Even when mental illness is properly diagnosed, the logistics of getting treatment for it can be daunting—especially since “at least six separate sectors or administrative structures may be involved in serving youth with mental health problems,” according to Treating and Preventing. Though one important national program—the Comprehensive Community Mental Health Services for Children and Families—receives close to $100 million in federal funding, it only reaches a “small percentage of communities” in the U.S. Most families seeking mental-health care thus face “significant system barriers” to effective treatment.
“You could produce a whole movie on adolescent and child mental-health care that in some ways would easily be more startling than Sicko,” says Dr. Charles O’Brien GM’69, the Appel Professor and Vice Chair of Psychiatry (and director of the Center for Studies of Addiction at Penn), referring to Michael Moore’s documentary about the health-care industry. “Even here in Philadelphia, it’s very hard to find treatment slots for children and adolescents,” adds O’Brien, who headed the AMHI’s commission on substance abuse. “There are problems with service delivery and problems with the knowledge base.”
Not to mention with funding and insurance coverage: Nearly 12 percent of those under 18—and 30 percent of those between 18 and 24—have no health-insurance coverage whatsoever. And those who have health insurance are by no means guaranteed payment, since parity for mental-health issues remains an elusive goal.
“We have interventions that actually work, but now we’ve got a category that says this is ‘mental’ as opposed to ‘physical’—and as a result you don’t get access to the things that work,” says Kathleen Hall Jamieson. “That’s the part of society that’s broken right now in the United States, and it would be good to find a way to get it fixed. My husband and I are upper class; we’re educated; we’re tied into a major research university; we had insurance—and it was difficult for us. Imagine what it would be for someone who doesn’t fall into those categories. That ought to be troubling to society. It’s certainly troubling to us.”
The Jamieson family did not think of itself as lucky when Patrick’s bipolar disorder emerged. But for the sizeable swath of American adolescents and families struggling with mental illness, the fact that this happened to a son of Kathleen Hall Jamieson was a stroke of remarkably good fortune. Though she’s not a medical doctor or scientist, it’s hard to imagine anyone better equipped—by temperament, connections, and stature in the academy—to lead an initiative like the AMHI.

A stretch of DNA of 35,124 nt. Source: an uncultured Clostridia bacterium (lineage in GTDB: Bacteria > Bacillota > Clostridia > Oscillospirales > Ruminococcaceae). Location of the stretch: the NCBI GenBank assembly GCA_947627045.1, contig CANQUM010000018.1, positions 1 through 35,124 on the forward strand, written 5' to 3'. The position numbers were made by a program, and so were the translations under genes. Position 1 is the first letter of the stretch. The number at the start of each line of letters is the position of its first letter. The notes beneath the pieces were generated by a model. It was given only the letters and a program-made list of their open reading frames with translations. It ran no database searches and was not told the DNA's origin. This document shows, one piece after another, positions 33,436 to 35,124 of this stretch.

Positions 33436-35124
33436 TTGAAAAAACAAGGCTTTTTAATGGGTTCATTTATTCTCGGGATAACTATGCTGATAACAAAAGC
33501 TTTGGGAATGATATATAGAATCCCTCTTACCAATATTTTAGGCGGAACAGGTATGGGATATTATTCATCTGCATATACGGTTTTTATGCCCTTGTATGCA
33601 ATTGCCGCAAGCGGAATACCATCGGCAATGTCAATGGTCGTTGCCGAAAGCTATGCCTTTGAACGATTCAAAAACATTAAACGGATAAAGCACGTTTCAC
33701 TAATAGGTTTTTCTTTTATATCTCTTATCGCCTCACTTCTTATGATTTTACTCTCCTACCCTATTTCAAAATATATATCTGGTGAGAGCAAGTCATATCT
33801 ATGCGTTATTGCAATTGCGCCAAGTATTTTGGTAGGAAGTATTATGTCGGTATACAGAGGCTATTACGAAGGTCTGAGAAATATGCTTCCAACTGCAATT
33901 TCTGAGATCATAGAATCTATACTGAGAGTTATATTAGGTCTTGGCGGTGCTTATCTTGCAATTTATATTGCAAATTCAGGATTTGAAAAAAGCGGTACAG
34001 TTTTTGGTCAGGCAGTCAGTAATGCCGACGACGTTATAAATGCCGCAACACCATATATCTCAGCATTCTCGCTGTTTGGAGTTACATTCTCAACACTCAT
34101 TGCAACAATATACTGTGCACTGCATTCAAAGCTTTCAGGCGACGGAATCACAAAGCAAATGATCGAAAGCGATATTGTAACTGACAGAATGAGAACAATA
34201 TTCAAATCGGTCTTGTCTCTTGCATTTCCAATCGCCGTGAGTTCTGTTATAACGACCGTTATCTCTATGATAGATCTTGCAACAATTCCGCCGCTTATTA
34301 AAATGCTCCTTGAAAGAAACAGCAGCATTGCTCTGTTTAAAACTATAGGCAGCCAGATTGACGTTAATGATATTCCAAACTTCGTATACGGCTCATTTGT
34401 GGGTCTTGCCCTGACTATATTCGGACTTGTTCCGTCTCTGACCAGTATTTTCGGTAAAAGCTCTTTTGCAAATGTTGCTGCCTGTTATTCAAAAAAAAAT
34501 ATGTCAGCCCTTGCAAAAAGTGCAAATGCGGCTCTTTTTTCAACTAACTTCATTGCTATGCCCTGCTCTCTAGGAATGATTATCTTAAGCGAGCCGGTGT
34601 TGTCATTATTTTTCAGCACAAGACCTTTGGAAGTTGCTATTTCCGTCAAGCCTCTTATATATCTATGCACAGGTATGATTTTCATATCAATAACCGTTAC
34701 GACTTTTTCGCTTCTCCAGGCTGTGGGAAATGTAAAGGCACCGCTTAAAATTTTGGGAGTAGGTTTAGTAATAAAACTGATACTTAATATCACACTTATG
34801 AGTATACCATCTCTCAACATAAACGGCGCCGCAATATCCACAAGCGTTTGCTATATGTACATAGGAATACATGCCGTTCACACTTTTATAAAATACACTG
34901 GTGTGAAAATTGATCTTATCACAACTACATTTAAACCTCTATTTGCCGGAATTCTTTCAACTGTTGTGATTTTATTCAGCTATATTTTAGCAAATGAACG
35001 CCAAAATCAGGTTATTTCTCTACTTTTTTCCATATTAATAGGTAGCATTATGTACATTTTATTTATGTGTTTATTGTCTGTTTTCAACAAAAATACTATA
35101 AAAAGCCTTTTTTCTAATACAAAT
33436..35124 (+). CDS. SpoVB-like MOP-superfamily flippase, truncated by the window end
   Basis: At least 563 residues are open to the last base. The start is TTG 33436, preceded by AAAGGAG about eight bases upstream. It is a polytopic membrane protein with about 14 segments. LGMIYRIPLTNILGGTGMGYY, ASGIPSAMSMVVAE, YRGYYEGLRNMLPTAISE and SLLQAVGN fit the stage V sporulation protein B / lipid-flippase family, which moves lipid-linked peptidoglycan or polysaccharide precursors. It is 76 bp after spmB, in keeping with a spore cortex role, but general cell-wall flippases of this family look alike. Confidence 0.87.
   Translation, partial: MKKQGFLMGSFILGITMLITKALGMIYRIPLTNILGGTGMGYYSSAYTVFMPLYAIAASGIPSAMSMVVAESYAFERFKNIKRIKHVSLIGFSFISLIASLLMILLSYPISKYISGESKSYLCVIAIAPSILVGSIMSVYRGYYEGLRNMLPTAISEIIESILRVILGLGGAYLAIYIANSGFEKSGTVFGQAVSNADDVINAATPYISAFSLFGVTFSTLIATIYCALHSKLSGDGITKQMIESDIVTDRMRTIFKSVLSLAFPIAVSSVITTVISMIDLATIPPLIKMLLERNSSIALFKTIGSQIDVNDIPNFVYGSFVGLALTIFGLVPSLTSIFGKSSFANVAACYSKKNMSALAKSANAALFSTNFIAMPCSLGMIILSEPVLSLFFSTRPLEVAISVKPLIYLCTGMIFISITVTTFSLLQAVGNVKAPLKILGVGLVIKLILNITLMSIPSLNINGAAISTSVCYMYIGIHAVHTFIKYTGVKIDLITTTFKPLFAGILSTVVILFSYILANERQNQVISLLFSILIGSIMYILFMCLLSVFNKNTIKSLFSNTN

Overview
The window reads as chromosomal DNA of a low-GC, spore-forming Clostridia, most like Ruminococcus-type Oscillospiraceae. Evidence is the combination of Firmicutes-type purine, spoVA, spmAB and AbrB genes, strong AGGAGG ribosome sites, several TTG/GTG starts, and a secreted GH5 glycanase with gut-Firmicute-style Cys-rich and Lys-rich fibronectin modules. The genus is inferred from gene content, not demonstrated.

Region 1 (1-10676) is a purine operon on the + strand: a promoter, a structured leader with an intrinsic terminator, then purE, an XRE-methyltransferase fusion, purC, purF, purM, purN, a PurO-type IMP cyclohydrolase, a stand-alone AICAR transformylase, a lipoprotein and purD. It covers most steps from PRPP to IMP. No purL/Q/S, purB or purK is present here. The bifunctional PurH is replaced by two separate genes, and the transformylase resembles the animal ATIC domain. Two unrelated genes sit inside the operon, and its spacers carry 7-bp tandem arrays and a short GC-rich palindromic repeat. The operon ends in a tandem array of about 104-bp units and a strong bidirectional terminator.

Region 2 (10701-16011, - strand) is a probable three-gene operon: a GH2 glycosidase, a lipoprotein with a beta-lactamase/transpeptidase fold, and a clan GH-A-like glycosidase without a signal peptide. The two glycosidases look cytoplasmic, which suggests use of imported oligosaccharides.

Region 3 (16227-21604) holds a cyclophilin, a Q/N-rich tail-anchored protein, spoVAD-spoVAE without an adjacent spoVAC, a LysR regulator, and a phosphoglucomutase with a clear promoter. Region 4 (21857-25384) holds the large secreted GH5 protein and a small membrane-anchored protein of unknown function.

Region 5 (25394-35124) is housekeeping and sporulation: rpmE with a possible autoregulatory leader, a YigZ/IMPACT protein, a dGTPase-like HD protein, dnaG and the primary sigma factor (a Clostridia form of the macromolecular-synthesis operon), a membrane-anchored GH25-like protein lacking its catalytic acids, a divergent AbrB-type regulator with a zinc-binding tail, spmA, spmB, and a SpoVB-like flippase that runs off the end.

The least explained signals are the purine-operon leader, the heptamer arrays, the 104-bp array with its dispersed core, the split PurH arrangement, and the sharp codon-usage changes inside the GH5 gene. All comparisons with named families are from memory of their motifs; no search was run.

“This is the area in which I have the least expertise as a scholar and the most expertise as a mother, and it makes it a different project,” says Jamieson, who was famously protective of her family during her two sons’ adolescent years. “Ordinarily, you’re ill-advised as a scholar or policy-center director to take on anything that you don’t have a fair amount of scholarly expertise in, because you won’t find a niche and you can’t make a contribution,” she says. “What is exciting about this project is that Penn was able to identify the scholars, to find the niche, and to make the contribution.”
As she speaks, she is sitting at the large table in her office in the Annenberg Public Policy Center, where a photo of her first grandchild adorns a glass door. Her jeans suggest a more casual workday environment than she was accustomed to during her years as dean of the Annenberg School, but her speaking style—fast, precise, content-rich—hasn’t changed one bit.
“Am I personally invested in it?” she asks rhetorically. “Yeah. When you see that your child has benefited from access to a body of professionals and a body of knowledge, and then you realize that other parents would not have had the same benefit because they weren’t tied to a research university and might as well have lost their child, you’ve got to be very grateful to the Annenberg Foundation Trust at Sunnylands saying: ‘Yes, you can do this project.’ It’s the story of what happens when the Annenbergs enter your life.
“I am invested in it because I think it is incredibly important,” she adds, “but the real investment, in terms of time and expertise, was the Penn scholarly community.”